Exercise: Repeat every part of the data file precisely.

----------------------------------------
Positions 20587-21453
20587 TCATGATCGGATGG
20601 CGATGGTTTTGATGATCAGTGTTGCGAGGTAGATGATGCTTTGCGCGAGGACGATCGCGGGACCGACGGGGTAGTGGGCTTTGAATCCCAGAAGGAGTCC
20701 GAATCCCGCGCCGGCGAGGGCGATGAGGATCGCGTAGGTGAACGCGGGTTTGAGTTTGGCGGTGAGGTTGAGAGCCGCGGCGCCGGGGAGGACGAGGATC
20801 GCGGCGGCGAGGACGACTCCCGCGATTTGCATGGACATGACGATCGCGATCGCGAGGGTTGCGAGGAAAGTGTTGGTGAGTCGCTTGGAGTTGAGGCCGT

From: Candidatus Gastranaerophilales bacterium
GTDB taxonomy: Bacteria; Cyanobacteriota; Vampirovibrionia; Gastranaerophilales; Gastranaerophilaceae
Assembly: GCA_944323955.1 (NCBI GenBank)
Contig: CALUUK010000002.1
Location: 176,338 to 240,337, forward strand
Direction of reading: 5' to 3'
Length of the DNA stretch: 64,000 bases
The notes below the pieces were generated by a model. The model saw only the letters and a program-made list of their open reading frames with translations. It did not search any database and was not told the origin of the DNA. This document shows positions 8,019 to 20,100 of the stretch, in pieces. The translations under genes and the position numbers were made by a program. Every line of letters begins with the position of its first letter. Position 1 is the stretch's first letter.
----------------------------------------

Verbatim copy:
Positions 20587-21453
20587 TCATGATCGGATGG
20601 CGATGGTTTTGATGATCAGTGTTGCGAGGTAGATGATGCTTTGCGCGAGGACGATCGCGGGACCGACGGGGTAGTGGGCTTTGAATCCCAGAAGGAGTCC
20701 GAATCCCGCGCCGGCGAGGGCGATGAGGATCGCGTAGGTGAACGCGGGTTTGAGTTTGGCGGTGAGGTTGAGAGCCGCGGCGCCGGGGAGGACGAGGATC
20801 GCGGCGGCGAGGACGACTCCCGCGATTTGCATGGACATGACGATCGCGATCGCGAGGGTTGCGAGGAAAGTGTTGGTGAGTCGCTTGGAGTTGAGGCCGT

From: Candidatus Gastranaerophilales bacterium
GTDB taxonomy: Bacteria; Cyanobacteriota; Vampirovibrionia; Gastranaerophilales; Gastranaerophilaceae
Assembly: GCA_944323955.1 (NCBI GenBank)
Contig: CALUUK010000002.1
Location: 176,338 to 240,337, forward strand
Direction of reading: 5' to 3'
Length of the DNA stretch: 64,000 bases
The notes below the pieces were generated by a model. The model saw only the letters and a program-made list of their open reading frames with translations. It did not search any database and was not told the origin of the DNA. This document shows positions 8,019 to 20,100 of the stretch, in pieces. The translations under genes and the position numbers were made by a program. Every line of letters begins with the position of its first letter. Position 1 is the stretch's first letter.